NGOs: Venezuela Weakens Effort to Control Conflict Diamonds

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RAPAPORT… In a statement sent out late today, a number of non-governmental organizations (NGOs) called for the immediate expulsion of Venezuela from the  Kimberley Process Certification Scheme.  

“Venezuela has been in a state of serious non-compliance for four years,” said Ian Smillie of Partnership Africa Canada (PAC), “and it is making a mockery of an important conflict prevention mechanism.”
 
Venezuela was a charter member of the Kimberley Process (KP) from its 2003 inception, but it submitted no statistical information after the first quarter of 2005, and no annual reports. For two years, through 2005 and 2006, Kimberley Process committees dealing with monitoring, statistics and membership sent e-mails, letters and diplomatic démarches to Caracas. Venezuelan diplomatic missions in several countries were asked to convey messages of deepening concern to their government. Nothing worked.

An investigative report produced by PAC in 2006 reported on a combination of ineptitude, apathy and corruption in the Venezuelan diamond business. The Lost World: Diamond Mining and Smuggling in Venezuela showed how the Venezuelan government had lost control of, and interest in, its diamond industry. PAC placed production estimates at about 150,000 carats a year, and yet Venezuela had officially exported only 33,000 carats in the four years it had been a member of the Kimberley Process.

Venezuela finally attended two Kimberley Process meetings during 2007. It denied the charges and said it would permit an international review team to visit during the first quarter of 2008. Different dates for the review have since come and gone, with silence from Venezuela.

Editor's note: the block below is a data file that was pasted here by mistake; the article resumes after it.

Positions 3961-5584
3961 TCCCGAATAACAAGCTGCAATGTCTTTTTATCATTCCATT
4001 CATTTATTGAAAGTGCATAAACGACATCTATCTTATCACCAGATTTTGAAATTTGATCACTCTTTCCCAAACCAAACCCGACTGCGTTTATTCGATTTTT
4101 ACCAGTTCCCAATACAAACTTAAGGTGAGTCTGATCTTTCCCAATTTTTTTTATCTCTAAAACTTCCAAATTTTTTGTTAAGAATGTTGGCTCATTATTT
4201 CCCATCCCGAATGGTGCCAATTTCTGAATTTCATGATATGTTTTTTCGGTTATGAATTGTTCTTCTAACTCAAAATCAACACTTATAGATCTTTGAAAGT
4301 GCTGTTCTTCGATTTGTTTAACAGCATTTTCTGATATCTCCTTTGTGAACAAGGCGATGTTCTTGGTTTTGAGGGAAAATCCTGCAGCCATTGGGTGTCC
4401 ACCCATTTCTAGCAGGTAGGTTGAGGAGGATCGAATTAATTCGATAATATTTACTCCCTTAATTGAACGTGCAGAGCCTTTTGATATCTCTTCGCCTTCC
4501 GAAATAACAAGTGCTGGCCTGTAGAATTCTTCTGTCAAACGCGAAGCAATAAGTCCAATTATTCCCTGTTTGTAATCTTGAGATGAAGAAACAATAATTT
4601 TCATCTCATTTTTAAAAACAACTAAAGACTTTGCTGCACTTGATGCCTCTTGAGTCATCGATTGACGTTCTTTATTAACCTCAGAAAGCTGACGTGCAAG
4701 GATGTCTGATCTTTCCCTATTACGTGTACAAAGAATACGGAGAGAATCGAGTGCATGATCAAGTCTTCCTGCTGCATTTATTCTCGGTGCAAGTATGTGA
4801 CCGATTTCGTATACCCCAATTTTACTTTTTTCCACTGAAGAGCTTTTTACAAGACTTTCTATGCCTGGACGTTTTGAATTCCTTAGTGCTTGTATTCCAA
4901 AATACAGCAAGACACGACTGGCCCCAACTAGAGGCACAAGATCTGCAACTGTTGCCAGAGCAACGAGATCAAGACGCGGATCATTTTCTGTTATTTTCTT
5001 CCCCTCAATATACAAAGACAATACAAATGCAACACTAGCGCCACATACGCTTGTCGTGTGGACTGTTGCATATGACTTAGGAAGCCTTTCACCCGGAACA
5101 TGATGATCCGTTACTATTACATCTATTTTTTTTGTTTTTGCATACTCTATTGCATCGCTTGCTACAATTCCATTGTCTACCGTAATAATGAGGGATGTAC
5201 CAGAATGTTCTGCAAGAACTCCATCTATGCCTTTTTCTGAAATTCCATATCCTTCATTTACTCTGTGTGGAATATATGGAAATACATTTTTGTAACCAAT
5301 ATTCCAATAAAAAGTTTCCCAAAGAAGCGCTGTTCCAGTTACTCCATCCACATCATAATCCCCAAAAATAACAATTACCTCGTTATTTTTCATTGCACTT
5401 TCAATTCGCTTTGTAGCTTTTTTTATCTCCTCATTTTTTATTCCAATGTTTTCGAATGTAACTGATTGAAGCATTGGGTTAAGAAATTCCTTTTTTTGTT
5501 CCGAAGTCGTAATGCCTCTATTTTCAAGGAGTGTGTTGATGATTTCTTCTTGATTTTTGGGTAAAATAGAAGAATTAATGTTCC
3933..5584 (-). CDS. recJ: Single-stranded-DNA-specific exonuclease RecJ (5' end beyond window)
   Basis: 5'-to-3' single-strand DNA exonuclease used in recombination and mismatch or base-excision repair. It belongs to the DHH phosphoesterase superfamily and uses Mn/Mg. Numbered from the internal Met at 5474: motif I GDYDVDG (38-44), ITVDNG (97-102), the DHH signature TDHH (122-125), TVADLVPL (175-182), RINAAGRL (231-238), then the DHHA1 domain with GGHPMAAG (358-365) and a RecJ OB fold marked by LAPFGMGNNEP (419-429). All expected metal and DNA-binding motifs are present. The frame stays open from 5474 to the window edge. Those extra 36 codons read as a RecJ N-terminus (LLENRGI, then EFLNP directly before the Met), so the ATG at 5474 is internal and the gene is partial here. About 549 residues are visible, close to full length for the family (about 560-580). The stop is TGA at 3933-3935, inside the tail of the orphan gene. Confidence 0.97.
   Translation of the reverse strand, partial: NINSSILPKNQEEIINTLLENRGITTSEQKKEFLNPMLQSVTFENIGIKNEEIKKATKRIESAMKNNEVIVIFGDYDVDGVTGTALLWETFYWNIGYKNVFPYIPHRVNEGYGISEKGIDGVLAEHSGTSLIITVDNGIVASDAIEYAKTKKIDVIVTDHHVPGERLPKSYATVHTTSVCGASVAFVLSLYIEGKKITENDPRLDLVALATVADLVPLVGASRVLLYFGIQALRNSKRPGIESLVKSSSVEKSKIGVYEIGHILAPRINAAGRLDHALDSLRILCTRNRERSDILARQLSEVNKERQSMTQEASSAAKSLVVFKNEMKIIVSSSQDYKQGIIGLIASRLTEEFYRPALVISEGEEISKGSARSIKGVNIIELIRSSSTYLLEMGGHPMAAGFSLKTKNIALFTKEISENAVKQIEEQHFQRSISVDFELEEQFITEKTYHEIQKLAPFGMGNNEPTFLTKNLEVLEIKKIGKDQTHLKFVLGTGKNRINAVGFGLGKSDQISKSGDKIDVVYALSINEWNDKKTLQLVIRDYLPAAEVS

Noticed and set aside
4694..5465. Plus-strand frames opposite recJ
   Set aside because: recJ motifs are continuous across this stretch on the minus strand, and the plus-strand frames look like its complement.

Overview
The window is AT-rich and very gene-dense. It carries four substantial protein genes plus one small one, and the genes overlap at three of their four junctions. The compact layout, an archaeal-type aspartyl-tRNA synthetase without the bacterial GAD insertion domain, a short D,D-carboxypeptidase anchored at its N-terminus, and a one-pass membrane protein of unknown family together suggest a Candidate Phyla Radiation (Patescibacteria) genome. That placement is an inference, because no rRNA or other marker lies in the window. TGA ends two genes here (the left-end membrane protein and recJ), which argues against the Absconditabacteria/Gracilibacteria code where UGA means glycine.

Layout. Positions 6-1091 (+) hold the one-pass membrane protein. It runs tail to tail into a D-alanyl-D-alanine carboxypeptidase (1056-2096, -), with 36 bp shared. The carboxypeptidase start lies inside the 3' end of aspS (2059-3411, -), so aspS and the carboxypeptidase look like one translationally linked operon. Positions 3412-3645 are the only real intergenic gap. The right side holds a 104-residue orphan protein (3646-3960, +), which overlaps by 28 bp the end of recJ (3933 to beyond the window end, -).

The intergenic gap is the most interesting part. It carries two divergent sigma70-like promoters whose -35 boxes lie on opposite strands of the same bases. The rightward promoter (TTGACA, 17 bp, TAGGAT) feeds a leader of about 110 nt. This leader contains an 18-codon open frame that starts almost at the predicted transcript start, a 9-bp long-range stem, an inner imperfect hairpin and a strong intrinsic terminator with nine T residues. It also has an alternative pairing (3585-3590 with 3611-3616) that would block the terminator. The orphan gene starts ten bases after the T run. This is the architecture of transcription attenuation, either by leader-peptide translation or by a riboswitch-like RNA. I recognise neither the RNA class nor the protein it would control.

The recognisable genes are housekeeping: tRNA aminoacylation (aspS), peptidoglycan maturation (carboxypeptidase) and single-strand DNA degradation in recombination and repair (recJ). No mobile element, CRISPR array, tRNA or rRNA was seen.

“The KPCS is a voluntary system,” said Abu Brima of Sierra Leone’s Network Movement for Justice and Development. “Nobody is forcing Venezuela to be a member. If it wants to assist in the fight against the conflict diamonds that ravaged Africa, that is good. If it wants to be a respected member of the world’s diamond producing and trading countries, that too is good. But it must meet KPCS minimum standards.”

The groups contended that everything Venezuela has done during the past four years, it has demonstrated the opposite. It appears not to care about conflict diamonds. It appears not to care about Africa or the hundreds of thousands of people who died during its diamond wars. It seems not even to care about Venezuelan diamonds. Venezuela has demonstrated by its actions that it does not respect the KPCS and cannot meet its minimum standards for internal controls and exports. The KPCS has demonstrated that diplomacy, praise and procrastination do not work, the groups stated.

“Venezuela has blatantly rejected several Administrative Decisions calling for KP peer review visits. Venezuela should stop wasting the time of the Kimberley Process, and the Kimberley Process should stop wasting its own time on Venezuela,” said Annie Dunnebacke of Global Witness. “KP ineptitude sends a disastrous message to other countries for whom participation is expensive and time-consuming. The Kimberley Process must now expel Venezuela from its ranks.”

Civil society organizations working with the Kimberley Process believe that if and when Venezuela wishes to rejoin the community of nations working to end the scourge of conflict diamonds, discussions can start afresh.

The NGOs signing the joint statement were:

Centre du Commerce international pour le Développement, Conakry
Centre National d’Appui au Développement et à la Participation, Kinshasa
Fatal Transactions, Amsterdam
Global Witness, London
Green Advocates, Monrovia
Network Movement for Justice and Development, Freetown
Partnership Africa Canada, Ottawa


 

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